I invite all you fellow smirkers and gigglers out there to employ a similar strategy. Being able to divert people away from your crippling personality defects has surely got to be more emotionally healthy than identifying and dealing with them in a professional environment. If you have no particular childhood memory that you would like to revisit regularly for others, then feel free to use mine (providing the context fits – if you were born in a vastly different era than me, some might ponder why your childhood includes historically inaccurate leisure time activities, and then you’ll have been rumbled for not only smirking out of line, but also for poo-pooing the rumbling and then lying about the reasons for the unwarranted joviality. And that is a sticky situation that you are unlikely to get unstuck from, and I can’t help you there. Honestly I can’t I’m much to busy with spread sheets and button pressing; you’re on your own old chum), but also feel free to re-examine your early life, it sounds like it wasn’t much fun.

Anyway, with too much further ado (what the fuck is ‘ado’? Can one have ‘ado’ without it being further? Are the only words allowed to precede it ‘further’ and ‘agg’ (one for all you Black Lace fans out there)), my smirking subterfuge story;


There was an early (it came on cassette and took several seasons to load) computer game called Frogger, or maybe Hopper (my patchy memory tells me that our version was called Frogger, so it will stay that way for the rest of this story). In it, you controlled a blocky green frog with the keyboard’s arrow keys, guiding it up from the bottom of the screen, across a duel carriageway full of moving traffic, avoiding a squishy death before getting to the safe verge in the middle of the screen. You then jumped from across the backs of turtles and crocodiles and floating logs to avoid the waters of a confusingly currented river, and try tto get it home safe to one of several frog nests (burrows? Lillypads?) on the opposite river bank at the top of the screen. You did this with five or six frogs until all the safe houses were full and then took a few years sabbatical whilst it loaded the next level – exactly the same but with faster traffic and aquatic creatures/debris. This carried on until you or the frog was dead – I never found out what really happened because eventually the 90s would dawn on us and we had to prepare for the coming of the Gallagher Brothers and Whigfield and Friends and Tony Blair, and we couldn’t possibly do that whilst waiting for a obsolete computer game to load almost entirely identical levels.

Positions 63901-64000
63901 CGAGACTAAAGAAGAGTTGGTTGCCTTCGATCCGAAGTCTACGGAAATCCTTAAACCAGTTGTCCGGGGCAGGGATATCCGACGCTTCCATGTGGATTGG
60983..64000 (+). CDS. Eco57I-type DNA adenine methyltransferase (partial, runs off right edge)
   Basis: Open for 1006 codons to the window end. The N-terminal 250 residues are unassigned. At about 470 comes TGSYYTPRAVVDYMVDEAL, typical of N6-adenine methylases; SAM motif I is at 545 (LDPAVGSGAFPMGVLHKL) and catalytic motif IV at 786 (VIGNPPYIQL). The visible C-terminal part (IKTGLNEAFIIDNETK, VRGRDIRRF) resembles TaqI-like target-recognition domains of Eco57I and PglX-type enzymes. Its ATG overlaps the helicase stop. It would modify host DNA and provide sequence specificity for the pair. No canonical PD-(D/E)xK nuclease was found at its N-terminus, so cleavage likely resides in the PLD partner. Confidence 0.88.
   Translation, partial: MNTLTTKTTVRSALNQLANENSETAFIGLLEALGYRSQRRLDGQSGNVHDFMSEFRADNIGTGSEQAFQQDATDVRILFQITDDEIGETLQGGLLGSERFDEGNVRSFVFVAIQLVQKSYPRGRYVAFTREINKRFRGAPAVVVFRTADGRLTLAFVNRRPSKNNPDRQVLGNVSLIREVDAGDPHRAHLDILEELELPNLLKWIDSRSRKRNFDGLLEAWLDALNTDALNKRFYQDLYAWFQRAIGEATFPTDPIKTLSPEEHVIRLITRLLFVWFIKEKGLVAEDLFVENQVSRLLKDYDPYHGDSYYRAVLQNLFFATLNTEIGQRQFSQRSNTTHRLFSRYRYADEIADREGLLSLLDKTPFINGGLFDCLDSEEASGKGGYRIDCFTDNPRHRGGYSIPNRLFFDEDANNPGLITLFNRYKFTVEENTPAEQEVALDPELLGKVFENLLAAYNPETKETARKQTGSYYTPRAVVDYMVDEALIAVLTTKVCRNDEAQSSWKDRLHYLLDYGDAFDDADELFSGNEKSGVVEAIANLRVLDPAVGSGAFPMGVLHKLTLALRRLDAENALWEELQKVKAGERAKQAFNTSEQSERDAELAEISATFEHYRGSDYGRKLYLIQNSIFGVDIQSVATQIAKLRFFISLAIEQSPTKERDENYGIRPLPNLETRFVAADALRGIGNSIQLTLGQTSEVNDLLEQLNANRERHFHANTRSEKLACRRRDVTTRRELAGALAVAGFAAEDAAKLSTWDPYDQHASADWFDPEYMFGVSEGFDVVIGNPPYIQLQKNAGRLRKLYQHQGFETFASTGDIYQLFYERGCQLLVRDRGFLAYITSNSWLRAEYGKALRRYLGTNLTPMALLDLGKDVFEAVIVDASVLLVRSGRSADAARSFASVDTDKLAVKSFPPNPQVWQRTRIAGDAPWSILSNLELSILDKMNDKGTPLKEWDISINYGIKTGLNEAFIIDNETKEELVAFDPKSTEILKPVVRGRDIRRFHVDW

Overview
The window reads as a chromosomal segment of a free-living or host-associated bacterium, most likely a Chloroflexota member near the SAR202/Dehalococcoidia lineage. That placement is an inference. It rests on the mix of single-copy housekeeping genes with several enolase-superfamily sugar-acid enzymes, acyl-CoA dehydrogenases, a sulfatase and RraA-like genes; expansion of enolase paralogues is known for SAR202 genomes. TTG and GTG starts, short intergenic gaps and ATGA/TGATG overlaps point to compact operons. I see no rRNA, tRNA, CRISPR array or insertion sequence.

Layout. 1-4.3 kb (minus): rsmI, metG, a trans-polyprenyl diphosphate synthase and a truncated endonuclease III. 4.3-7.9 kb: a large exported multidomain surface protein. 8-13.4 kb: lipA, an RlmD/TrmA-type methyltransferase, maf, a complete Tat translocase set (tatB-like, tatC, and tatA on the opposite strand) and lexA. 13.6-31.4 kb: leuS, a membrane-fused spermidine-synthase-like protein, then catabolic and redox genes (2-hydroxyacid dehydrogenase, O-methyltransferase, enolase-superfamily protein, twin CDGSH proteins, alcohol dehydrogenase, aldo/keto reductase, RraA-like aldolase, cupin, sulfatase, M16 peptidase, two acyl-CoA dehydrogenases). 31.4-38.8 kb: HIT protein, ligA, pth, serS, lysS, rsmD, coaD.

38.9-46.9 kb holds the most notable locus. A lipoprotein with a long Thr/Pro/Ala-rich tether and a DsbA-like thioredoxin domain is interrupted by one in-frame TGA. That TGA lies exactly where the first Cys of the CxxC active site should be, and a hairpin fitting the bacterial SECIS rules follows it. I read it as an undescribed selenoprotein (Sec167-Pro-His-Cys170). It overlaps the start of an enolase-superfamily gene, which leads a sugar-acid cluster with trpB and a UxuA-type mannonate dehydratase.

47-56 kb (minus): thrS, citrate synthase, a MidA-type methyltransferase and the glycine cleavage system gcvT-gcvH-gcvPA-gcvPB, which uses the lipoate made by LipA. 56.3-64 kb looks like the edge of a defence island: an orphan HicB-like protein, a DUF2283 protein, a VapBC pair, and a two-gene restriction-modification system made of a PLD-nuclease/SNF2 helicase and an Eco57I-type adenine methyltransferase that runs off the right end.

We would play this game occasionally as a family, and sometimes bring it out when we had guests. One day, my Uncle John and Big Auntie Joan* and various cousins arrived, and we played Frogger (having begun loading it in the late sixties when my parents met). Uncle John (remember Uncle John? Looked like the sexy one of the Bushwackers) eventually proved himself to be a courageous and swift fingered frog controller as he managed to evade the trucks and cars in the lower screen portion of the game, and land safely on the verge, ready for the next challenge. The events of which, and his impassioned and, in hindsight, logical response were perhaps the greatest and most hilarious outcrying that I, and perhaps any young boy, had ever heard. It kept me chuckling all the way through primary and secondary school. I can still get a slight chuckle out of it to this day. He steadied himself for the river portion of the amphibian challenge, and confidently jumped the frog into the water where it immediately died. His response?






* Names have been changed to protect, well, me.


7 thoughts on “Smirking, and a potential remedy for the social ills that can follow